How polluted is your neighborhood? This new tool will tell you

Areas of the Yakima Valley and South Seattle rank high in environmental hazards, according to the University of Washington's new mapping tool. 

CenturyLink Field and Safeco Field (now T-Mobile Park) seen in Seattle's SoDo district, Jan. 19, 2018. (Photo by Matt M. McKnight/Crosscut)

Travel south from downtown Seattle and you’ll encounter a trinity of neighborhoods heavily affected by the same environmental hazards: Enclosed by highways on both sides and a ceiling of low-flying planes, Georgetown, South Park and Beacon Hill suffer from an onslaught of noise and air pollutants. Some residents have focused their efforts on collecting data for themselves in hopes of getting some momentum to help influence policies that might mitigate the shared hazards around them.

“What gets measured gets the attention,” Latino Community Fund Executive Director Peter Bloch Garcia says.

Garcia adds that interest in efforts like that to compile data about environmental hazards ailing communities have been accumulating for a long time. It’s the reason why, for the last two years, the University of Washington’s Department of Environmental and Occupational Health Sciences has been working on a tool to map out these environmental health risks across Washington state. Front and Centered (which includes Latino Community Fund) and other groups have been parts of the tool’s creation since inception, hoping it will inform future policy decisions the way a similar tool in California has before it. If South Seattle residents can present hard evidence that their neighborhoods are more heavily impacted by the pollutants above and around them than other neighborhoods in the state, for example, they might have an easier time strengthening regulations to make that change.

Here’s how it works: The tool ranks each census tract in the state on a scale of one to 10, based on the cumulative risks each area faces from environmental hazards from a large variety of specific sources, like lead from housing and proximity to hazardous waste facilities. Then, it overlays that data with other factors like income and race, offering an easy way to identify neighborhoods that suffer disproportionately from environmental health risks. Neighborhoods in the Yakima Valley and south Seattle score higher than any others in the state. High-scoring neighborhoods appear as red swatches in the tool’s digital map.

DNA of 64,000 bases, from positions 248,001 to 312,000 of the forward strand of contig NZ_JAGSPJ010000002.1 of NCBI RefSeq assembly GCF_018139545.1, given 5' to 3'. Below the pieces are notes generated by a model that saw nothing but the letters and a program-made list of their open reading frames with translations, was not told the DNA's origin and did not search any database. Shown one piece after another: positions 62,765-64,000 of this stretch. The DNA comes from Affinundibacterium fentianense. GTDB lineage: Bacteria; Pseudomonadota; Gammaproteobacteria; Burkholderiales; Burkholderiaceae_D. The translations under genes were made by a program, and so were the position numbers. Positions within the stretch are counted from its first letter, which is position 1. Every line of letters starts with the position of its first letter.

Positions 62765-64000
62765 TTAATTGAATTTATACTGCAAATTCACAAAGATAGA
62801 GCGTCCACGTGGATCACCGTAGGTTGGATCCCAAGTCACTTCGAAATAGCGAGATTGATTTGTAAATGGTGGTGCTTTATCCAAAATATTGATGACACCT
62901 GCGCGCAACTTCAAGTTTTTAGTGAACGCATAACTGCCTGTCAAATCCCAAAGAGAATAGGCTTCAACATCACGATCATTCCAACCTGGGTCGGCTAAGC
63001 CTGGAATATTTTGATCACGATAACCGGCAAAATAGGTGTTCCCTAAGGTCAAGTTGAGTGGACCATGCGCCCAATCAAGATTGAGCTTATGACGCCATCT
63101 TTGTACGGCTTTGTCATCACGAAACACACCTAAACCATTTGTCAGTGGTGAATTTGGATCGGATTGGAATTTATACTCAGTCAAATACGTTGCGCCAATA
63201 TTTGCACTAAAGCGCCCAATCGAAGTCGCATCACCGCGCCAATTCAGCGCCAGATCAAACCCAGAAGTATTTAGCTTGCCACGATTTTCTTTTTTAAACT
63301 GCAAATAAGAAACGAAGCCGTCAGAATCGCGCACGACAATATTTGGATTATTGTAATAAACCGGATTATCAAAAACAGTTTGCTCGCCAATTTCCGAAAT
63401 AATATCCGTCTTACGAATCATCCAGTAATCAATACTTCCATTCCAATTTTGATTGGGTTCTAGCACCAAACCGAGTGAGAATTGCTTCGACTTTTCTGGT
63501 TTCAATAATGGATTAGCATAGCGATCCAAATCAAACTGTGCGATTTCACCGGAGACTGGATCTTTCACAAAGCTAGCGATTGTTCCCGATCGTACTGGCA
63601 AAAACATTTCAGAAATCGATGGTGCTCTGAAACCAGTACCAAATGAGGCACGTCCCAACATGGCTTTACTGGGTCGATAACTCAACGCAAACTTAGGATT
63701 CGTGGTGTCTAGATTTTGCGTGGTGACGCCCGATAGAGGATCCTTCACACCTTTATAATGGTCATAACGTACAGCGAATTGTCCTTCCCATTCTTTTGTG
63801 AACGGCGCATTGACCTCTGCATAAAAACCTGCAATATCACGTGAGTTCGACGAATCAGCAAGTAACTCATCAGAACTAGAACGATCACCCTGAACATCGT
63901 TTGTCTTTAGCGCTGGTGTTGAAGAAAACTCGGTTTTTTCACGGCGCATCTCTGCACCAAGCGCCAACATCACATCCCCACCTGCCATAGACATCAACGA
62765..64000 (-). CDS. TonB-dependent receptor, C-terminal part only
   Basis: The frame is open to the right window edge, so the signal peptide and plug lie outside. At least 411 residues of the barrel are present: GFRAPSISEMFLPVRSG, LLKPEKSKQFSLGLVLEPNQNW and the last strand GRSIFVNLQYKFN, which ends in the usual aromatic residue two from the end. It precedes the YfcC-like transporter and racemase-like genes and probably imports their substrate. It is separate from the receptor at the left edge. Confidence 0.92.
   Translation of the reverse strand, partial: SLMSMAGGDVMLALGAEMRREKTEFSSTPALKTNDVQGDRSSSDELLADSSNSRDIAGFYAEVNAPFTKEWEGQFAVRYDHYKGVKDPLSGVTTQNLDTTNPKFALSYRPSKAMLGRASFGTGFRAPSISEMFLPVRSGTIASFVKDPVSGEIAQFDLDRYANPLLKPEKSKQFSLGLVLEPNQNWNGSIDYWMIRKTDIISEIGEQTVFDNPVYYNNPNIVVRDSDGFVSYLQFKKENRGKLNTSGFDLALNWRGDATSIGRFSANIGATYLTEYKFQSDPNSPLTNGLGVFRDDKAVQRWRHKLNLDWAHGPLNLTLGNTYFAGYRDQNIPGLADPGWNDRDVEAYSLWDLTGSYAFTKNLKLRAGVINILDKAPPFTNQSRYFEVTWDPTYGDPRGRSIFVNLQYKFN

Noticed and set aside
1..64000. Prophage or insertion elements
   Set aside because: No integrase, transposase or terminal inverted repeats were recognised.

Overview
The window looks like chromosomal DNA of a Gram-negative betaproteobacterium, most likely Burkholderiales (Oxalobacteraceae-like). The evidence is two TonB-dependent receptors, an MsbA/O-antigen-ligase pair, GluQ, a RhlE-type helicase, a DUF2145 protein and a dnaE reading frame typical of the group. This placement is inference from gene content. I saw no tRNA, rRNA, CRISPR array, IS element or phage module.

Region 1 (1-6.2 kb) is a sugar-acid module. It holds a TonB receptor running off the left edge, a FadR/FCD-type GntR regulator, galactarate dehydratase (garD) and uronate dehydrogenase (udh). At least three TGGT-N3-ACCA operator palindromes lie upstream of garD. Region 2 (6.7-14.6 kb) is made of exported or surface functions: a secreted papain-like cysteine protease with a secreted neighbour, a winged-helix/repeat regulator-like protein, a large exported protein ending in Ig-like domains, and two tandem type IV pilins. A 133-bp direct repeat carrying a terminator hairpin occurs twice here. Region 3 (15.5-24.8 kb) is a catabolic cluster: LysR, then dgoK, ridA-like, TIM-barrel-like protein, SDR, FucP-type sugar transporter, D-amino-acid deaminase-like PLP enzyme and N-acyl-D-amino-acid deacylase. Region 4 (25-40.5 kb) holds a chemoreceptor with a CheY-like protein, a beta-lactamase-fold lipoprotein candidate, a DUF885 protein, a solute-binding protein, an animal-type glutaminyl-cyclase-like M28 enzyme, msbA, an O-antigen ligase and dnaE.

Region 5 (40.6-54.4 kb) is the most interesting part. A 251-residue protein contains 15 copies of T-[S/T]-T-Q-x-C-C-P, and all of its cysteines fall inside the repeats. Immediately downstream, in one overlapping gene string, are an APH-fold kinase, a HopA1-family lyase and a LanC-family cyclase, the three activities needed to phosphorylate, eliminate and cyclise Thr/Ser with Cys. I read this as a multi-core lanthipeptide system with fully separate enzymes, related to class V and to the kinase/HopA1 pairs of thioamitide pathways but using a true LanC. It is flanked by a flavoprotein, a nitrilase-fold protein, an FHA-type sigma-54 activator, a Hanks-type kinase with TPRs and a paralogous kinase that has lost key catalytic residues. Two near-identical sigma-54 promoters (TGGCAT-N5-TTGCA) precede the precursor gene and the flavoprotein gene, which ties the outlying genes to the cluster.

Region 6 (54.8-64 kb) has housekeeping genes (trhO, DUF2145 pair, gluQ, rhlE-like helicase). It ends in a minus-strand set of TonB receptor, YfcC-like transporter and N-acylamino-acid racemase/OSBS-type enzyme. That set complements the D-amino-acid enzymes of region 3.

For some, the tool offers visual confirmation for something they’ve always known. Garcia remembers growing up in the Yakima Valley and often hearing about environmental issues from other community members. Now, with the map, he says he can locate the sources of those issues.

“Without this precision that the map now shows, we’d just blindly continue to overlook what the causes [of those environmental hazards] were,” Garcia says.

The tool’s release comes at a good time for environmental groups like Front and Centered, which Latino Community Fund is part of. The organization seeks to use the data from the tool when advocating for certain bills of policies in the near future, like one they're drafting called the Healthy Environment for All Act, which would define “environmental justice” for a number of state agencies and require them to use the tool before making certain decisions that could impact a community’s environment.

This methodology has already worked for California, which introduced its own environmental-justice-oriented mapping tool in 2012 called CalEnviroScreen, which was hosted by California’s Office of Environmental Health Hazard Assessment. Like UW’s tool, CalEnviroScreen was influenced by community conversations where members of at-risk communities could discuss their experiences and thereby contribute to the information shown in the mapping tool.

Now the tool is used as a point of reference by California’s Environmental Protection Agency to identify disadvantaged communities in the state. Tiffany Eng, California Environmental Justice Alliance’s Green Zones program manager, says the tool allows for a statewide ranking of communities based on cumulative or combined impacts, making it easier to design policies that target certain communities with disproportionate burdens. For example, Eng says, you could craft a policy that would focus on the top 5 percent of communities most affected by environmental hazards according to the tool, or the top 10 percent, and so on.